Investigation dismisses whistleblower's claims into alleged misconduct within Banking Inquiry
Published 04/09/2015 | 20:43
THE independent investigation into allegations of misconduct within the Banking Inquiry has found there is “no substance whatsoever” for the whistleblower’s claims.
Barrister Senan Allen, who carried out the investigation, branded the whistleblower a “wholly unreliable historian” and said their claims were not backed up by documentary evidence supplied to his inquiry.
Mr Allen found none of the inquiry’s participants sought “favourable treatment” as was alleged. He said procedures dealing with conflicts of interest were “robust” and were “correctly applied”.
In the redacted executive summary of his report, which was published by the House of the Oireachtas, Mr Allen also said the staff member accused of leaking evidence had not done so.
He said the detailed report of allegations produced by the whistleblower contained a “good deal of suspicion, surmise and conclusion” but little by way of “hard information”.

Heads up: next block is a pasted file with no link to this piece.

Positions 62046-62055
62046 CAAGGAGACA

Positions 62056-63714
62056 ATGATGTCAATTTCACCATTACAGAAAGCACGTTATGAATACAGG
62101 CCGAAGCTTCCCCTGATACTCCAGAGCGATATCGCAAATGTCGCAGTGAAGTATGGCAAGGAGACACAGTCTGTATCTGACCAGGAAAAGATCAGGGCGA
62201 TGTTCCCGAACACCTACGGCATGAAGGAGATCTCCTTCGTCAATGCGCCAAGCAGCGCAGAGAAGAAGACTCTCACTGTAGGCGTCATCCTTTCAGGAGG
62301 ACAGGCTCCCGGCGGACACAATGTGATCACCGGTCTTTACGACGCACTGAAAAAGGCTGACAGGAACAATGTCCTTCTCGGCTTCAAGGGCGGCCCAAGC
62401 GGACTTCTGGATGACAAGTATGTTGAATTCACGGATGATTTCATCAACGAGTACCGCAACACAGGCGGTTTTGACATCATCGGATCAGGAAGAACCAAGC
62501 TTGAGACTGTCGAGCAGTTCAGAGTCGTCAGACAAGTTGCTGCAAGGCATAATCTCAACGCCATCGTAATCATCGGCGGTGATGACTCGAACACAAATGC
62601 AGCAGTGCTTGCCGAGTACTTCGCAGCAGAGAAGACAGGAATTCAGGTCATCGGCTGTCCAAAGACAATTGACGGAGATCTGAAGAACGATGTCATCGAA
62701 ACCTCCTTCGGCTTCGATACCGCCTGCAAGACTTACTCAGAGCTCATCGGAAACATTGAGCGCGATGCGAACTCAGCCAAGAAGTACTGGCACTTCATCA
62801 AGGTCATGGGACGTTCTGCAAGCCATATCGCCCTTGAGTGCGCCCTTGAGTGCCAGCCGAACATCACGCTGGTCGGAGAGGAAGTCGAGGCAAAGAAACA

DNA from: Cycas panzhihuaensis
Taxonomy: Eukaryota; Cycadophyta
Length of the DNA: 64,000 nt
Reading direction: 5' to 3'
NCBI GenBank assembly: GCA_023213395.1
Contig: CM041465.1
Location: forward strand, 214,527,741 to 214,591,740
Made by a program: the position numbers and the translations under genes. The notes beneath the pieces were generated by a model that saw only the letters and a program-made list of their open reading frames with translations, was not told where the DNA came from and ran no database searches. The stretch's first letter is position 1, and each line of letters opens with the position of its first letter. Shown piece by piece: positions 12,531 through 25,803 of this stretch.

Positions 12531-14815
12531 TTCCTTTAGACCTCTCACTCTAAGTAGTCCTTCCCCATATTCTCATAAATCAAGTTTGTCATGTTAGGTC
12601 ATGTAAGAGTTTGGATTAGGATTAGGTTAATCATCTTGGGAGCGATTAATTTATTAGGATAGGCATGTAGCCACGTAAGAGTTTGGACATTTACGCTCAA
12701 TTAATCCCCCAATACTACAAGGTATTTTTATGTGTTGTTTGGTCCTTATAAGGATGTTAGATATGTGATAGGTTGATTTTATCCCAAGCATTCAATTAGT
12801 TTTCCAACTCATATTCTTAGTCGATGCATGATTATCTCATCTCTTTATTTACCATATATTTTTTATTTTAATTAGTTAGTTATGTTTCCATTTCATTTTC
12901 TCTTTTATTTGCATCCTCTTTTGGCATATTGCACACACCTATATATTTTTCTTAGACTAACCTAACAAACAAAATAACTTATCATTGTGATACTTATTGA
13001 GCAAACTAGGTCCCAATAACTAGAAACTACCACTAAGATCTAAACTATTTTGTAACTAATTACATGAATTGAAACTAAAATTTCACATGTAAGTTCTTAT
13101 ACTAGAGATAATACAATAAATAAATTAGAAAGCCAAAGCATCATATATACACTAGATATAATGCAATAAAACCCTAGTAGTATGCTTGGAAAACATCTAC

The barrister said in many cases the facts in the whistleblower's report are “plainly at variance” with the documentary evidence he reviewed
Mr Allen said the confidential informant “could not be brought” to understand the laws underpinning the Banking Inquiry even though they were a “trained lawyer”
“The confidential informant would not, and could not be brought to, recognise their place in the Investigation Team and repeatedly asserted a position of seniority as an Investigator which they did not have. The confidential informant refused to recognise the seniority and authority of [Management],” Mr Allen wrote.
He said the whistleblower’s view became “so distorted” that they treated any view that was not their own with “suspicion and corruption”.
Acting clerk of the Dáil Peter Finnegan welcomed Mr Allen’s report and said it will allow the inquiry investigation team to focus on providing a professional service to the Oireachtas committee
The whistleblower released a statement “categorically refuting” Mr Allen’s findings and said they will be considering legal action.
The confidential informant accused Mr Allen of using “unprofessional and casual” language in his report which did not reflect the gravity of the allegations made.
“My decision to come forward as a whistleblower was not taken lightly. My reason for doing so is that I had, and continue to have, serious concerns about the manner in which the banking inquiry is being conducted,” they said.
“I take grave exception to many of the comments Mr Allen makes and I am taking appropriate legal advice,” they added.
Fianna Fáil Senator Marc MacSharry, who first raised the whistleblower’s allegations publicly, welcomed the report but said there was still question to be answered.